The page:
This council sound like a bunch of clowns. How ridiculous to say a “significant increase “ in council tax! They have got it wrong regarding the safeguarding laws. Councils have a pot of money to decide how to allocate. If most residents are supportive then the council should be too. Anyway it it came to it I for one would pay the extra pound or two in council tax to see children outside learning about nature instead of sitting on their iPads.

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    • Stranger

      17:33, 26 March 2021

      Don't force the taxpayer to pay for other people's kids. If you really cared about this issue then you would deal with the overpopulation problem head on. Come to Slough and see for yourself what those kids' futures look like. The allotments will be gone soon, anyway. To fund her own allotment, all that woman needs is about £10K. YOU fund it and gift it to her, if it means that much to you. If not, then get her to kickstart a business to capitalise the purchase of a suitable plot. You would pay a pound or two? Then do it through Kickstarter. You can actually BUY A PLOT OF LAND FOR THOSE KIDS, i.e. commit to putting in £2 if the funding goal is achieved. That's unless you just want to make a political point.

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      • Greenerworld

        18:47, 26 March 2021

        Mate what I’m saying is the safeguarding and insurance issues are lies and red herrings. Take it from someone who used to be a councillor.

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        • Stranger

          20:12, 26 March 2021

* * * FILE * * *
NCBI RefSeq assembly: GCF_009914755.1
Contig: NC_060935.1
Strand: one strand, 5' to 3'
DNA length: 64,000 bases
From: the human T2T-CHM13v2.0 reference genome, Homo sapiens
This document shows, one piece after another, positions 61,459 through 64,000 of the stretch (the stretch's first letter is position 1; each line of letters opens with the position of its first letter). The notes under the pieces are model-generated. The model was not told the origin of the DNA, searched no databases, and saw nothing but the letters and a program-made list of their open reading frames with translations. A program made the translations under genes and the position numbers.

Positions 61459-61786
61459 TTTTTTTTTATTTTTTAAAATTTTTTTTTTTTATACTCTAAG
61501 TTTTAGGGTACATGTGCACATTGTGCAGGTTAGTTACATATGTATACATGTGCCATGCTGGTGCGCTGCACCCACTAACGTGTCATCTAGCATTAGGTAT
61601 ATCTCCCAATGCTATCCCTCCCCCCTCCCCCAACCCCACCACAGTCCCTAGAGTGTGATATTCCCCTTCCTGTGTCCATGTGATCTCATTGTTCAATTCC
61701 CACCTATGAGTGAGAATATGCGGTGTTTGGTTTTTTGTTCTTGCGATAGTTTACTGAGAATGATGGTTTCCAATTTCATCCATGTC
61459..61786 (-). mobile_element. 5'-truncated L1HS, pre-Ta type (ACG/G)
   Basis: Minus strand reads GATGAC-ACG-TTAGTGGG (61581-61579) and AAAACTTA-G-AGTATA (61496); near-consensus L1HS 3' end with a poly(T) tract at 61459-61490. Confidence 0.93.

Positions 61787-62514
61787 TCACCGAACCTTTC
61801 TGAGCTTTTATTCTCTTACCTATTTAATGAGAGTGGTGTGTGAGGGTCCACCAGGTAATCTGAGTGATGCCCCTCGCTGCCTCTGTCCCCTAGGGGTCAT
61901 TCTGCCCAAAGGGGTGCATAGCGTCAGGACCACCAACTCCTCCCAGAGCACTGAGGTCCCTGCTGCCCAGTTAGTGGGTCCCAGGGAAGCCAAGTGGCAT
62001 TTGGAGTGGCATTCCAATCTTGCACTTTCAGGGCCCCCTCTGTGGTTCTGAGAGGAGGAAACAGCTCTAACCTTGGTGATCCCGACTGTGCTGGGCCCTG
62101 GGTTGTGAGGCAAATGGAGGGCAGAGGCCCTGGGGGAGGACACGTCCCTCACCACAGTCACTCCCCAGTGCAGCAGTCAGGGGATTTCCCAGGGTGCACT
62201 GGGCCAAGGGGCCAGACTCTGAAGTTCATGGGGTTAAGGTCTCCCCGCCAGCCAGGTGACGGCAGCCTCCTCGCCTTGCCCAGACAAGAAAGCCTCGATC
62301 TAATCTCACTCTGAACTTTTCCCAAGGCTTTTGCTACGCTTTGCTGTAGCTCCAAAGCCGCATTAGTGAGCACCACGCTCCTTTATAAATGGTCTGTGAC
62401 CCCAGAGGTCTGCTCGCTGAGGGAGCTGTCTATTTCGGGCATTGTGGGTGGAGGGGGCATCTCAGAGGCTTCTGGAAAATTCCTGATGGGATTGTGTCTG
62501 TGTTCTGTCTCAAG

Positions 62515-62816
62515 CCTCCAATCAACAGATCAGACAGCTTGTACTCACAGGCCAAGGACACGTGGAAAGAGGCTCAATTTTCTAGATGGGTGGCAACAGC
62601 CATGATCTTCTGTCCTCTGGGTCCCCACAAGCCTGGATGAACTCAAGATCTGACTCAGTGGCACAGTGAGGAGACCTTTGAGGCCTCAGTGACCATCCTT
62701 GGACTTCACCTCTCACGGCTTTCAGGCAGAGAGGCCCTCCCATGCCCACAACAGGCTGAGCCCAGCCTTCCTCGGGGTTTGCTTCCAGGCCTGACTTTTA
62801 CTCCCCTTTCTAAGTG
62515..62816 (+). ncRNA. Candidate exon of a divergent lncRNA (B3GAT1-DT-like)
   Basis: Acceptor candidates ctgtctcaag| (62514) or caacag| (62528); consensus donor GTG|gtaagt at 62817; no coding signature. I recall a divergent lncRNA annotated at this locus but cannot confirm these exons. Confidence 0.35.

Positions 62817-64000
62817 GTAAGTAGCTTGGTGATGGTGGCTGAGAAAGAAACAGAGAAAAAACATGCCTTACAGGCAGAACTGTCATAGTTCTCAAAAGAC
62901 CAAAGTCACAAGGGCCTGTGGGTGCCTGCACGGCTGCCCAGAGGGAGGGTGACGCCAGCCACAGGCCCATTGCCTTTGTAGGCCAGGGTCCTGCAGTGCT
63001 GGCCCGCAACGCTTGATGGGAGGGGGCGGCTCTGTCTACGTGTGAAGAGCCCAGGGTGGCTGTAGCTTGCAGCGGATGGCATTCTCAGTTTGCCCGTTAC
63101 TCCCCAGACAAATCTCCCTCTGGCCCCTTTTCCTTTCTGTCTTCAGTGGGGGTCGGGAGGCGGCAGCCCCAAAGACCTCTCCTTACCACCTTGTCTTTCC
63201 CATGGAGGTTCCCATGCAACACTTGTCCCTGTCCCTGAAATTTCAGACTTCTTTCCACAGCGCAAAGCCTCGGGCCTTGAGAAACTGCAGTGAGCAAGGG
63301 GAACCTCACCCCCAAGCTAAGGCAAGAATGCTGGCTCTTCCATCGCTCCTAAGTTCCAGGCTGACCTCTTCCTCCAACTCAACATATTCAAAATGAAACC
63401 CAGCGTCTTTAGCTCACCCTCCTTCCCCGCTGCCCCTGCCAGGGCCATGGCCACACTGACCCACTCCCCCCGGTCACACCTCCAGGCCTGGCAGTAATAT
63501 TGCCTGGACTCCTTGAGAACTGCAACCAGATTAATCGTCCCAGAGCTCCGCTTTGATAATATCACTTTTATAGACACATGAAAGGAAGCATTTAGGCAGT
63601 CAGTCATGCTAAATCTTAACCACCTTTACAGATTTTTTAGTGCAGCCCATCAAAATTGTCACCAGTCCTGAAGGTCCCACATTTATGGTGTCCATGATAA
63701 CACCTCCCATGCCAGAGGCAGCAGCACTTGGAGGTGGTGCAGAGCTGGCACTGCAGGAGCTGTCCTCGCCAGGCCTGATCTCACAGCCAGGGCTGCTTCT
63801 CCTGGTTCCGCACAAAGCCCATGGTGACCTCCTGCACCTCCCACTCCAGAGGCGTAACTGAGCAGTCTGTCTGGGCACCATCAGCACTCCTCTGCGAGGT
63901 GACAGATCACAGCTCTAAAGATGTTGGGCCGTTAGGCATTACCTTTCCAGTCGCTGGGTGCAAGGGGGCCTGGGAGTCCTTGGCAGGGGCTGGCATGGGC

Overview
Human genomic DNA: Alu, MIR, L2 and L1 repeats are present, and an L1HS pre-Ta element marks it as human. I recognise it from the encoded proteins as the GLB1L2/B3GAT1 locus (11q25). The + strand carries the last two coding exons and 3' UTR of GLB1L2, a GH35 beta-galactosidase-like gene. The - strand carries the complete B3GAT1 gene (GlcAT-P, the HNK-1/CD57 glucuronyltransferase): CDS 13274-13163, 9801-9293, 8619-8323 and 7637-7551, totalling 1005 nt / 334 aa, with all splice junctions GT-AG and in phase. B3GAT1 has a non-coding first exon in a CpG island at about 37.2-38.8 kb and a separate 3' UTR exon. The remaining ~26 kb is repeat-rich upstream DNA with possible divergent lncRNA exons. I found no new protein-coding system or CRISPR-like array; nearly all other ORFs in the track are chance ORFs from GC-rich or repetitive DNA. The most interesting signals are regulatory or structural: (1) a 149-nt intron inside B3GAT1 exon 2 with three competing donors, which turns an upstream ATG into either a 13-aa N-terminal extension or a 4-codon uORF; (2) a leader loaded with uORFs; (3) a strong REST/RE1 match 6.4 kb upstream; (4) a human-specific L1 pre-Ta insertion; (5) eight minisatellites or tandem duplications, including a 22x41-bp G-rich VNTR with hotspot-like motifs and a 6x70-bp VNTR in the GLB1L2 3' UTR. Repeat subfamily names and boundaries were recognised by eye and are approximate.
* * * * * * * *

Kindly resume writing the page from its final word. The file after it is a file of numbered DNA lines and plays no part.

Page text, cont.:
I believe you, but nevertheless the Council's legal grounds for refusing a special dispensation in her case are faultless. Note that she is in the perfectly legitimate and reasonable business of childcare, but she has 4 children of her own. She says she wanted to take 3 children who were not her own to the allotment. It isn't clear if she could use her own garden for that purpose, or whether she even has one. In any case, some more effort and risk appetite should be demanded of people who decide to set up in business. It doesn't feel right that someone should be allowed to use Council property commercially yet have nothing more invested in a profitable business than a smartphone. If she bought her own land, it would create useful economic activity.

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  • Stranger

    06:16, 26 March 2021

    If you really change things for the better, teach those children about the consequences of overpopulation, so they don't make the same mistakes as their parents. Too many people means you have to take a whole bunch of kids to a tiny plot of land which will be built over by flats within 10 years, to house a deeply depressed generation of "doomers" living like rats in a cage. Teach them that once upon a time people had gardens, but some people had children before they had gardens or houses, because they thought that's just what you do. If you don't have the courage to make them think about this you're only sowing the seeds of future suffering.